The Rustic Quaker has simple, obvious markings and uniform color, like many of its relatives.
A very brown moth, the Rustic Quaker has thin yellow lines that cross the forewings in three places. Each wing has two yellow, globular rings or circles in the midsection that may or may not connect to each other. A darker brown band may be visible along the bottom part of the wing, beneath the four reniform spots. The Rustic Quaker caterpillar eats the leaves of various grasses, dandelion, plantain, and willow trees. The range of this moth is expansive, and it is active much of the year in southern states.
Scientific Name: Orthodes majuscula
Butterfly or Moth
Size (Adult; Length): 14mm to 19mm (0.55in to 0.74in)
Descriptors: tan rings; four circles; globs; brown; flying
Note: An insect's reach is not limited by lines drawn on a map and therefore species may appear in areas, regions and/or states beyond those listed above as they are driven by environmental factors (such as climate change), available food supplies and mating patterns. Grayed-out selections indicate that the subject in question has not been reported in that particular territory. U.S. states and Canadian provinces / territories are clickable to their respective bug listings.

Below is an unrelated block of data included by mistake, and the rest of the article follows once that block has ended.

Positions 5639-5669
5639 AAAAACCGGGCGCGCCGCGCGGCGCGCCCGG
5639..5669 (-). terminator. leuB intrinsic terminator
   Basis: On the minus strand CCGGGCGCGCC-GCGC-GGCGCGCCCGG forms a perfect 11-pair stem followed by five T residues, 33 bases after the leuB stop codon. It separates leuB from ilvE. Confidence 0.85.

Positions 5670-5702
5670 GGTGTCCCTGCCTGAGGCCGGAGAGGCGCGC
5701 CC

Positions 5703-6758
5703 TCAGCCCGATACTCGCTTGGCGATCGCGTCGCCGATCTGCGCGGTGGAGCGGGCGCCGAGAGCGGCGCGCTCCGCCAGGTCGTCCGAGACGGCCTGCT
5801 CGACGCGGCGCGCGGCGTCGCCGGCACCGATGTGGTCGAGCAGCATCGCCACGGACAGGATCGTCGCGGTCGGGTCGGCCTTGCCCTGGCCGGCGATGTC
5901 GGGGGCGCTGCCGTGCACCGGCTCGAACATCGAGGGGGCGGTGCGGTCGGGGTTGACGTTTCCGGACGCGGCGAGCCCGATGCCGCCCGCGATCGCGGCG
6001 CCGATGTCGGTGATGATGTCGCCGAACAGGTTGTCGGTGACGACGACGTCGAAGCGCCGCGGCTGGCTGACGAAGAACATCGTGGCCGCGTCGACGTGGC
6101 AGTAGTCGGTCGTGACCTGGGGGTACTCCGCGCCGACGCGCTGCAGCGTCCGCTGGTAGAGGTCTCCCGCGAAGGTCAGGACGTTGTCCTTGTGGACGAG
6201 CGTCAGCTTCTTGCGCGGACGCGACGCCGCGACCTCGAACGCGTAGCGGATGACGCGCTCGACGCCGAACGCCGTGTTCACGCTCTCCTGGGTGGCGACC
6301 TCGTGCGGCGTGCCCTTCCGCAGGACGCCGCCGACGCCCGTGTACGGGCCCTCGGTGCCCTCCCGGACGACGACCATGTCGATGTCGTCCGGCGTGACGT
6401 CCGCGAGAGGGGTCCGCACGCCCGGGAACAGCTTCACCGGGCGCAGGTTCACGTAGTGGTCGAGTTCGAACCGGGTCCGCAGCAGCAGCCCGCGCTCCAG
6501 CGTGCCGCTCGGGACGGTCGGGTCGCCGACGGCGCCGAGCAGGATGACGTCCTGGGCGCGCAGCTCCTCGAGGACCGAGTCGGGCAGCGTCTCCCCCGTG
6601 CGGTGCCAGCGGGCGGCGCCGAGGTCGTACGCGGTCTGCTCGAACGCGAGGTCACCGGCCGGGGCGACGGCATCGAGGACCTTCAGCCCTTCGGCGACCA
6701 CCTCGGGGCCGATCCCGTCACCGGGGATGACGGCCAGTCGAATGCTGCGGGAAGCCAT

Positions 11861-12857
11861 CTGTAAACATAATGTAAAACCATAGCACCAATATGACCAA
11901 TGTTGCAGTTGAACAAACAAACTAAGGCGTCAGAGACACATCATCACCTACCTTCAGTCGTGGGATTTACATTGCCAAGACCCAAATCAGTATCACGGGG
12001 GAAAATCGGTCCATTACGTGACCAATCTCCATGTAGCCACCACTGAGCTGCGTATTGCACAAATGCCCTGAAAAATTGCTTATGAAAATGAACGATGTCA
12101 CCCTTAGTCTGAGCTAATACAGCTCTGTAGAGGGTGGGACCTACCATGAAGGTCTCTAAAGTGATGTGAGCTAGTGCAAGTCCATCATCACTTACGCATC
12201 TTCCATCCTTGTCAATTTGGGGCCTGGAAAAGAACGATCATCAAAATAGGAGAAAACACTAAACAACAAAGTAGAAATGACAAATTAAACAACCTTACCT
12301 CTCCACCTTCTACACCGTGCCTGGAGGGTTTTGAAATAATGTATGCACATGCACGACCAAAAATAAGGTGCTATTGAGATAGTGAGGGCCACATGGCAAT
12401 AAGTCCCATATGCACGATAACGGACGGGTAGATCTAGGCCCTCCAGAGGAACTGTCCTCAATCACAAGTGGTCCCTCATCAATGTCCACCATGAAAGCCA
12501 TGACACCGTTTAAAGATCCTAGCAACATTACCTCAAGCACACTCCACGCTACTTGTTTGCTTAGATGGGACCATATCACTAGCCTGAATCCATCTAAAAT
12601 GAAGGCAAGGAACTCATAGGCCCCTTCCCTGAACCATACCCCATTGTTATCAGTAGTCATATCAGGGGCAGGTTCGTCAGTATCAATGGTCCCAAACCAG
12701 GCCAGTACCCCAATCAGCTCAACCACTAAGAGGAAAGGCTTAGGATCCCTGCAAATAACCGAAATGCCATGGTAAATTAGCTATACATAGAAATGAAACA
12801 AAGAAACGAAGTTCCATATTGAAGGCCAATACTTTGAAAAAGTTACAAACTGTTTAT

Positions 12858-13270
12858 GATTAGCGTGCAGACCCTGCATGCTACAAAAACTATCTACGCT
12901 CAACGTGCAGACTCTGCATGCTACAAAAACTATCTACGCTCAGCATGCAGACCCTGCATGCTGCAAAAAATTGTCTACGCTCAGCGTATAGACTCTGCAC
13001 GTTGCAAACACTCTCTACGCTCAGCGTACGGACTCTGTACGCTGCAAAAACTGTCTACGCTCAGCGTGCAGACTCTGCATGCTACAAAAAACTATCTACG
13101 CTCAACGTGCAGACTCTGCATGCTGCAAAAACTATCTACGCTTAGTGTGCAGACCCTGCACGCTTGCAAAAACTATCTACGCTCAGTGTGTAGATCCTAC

Butterfly and Moth Anatomy
Antennae: Butterflies and Moths have a pair of antennae on the head used as sensors.
Head: The head is home to the insect's eyes, antennae, and proboscis.
Thorax: Home to the three pairs of legs as well as vital internal organs.
Abdomen: Contains vital internal organs such as the heart(s) and reproduction facilities.
Forewing: The upper, forward wing pair used for flying.
Hindwing: The lower, rearward wing pair used for flying.
NOTE: Butterflies and Moths are part of the Lepidopteran order as they share many similarities.